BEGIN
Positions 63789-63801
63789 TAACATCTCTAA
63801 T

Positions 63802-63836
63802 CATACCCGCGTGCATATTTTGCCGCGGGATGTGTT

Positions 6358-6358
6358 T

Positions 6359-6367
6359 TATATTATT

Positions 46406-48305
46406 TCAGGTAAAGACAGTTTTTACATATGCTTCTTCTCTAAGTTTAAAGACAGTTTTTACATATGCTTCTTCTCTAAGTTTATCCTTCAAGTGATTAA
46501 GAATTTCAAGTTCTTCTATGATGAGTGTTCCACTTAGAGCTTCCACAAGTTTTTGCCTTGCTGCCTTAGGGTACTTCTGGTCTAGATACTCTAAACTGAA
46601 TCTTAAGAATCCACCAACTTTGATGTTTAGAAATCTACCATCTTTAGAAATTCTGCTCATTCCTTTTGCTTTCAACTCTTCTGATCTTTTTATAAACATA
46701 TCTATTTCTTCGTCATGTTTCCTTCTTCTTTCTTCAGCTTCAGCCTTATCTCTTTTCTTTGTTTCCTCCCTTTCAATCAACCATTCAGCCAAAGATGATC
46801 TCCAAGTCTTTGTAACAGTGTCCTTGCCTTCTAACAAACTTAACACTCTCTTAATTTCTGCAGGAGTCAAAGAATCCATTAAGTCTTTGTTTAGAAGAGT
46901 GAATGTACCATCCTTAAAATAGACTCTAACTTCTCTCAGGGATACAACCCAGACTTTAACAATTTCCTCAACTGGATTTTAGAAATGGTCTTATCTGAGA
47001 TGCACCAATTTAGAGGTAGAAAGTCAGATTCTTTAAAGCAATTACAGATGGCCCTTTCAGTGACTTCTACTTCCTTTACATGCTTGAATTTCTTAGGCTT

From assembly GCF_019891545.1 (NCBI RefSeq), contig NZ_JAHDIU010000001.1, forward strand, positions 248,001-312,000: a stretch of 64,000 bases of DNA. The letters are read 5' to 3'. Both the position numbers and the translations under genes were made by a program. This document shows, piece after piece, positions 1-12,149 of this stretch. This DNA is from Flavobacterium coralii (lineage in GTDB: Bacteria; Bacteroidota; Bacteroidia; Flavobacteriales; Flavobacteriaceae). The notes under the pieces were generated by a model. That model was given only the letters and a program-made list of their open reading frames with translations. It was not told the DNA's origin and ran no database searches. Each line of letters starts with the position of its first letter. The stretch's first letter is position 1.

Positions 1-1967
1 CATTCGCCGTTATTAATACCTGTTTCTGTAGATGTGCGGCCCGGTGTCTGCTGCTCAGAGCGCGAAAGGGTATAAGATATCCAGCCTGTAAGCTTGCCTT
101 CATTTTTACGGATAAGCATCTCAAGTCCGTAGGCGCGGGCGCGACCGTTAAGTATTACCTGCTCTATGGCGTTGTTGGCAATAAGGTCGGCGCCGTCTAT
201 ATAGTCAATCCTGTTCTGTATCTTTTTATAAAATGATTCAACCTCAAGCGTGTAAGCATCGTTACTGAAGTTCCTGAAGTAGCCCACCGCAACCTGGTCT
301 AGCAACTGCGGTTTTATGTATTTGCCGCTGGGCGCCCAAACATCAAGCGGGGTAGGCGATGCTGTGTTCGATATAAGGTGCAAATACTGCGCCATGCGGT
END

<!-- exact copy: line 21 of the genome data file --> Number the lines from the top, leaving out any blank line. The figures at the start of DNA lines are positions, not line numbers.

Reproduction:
101 CATTTTTACGGATAAGCATCTCAAGTCCGTAGGCGCGGGCGCGACCGTTAAGTATTACCTGCTCTATGGCGTTGTTGGCAATAAGGTCGGCGCCGTCTAT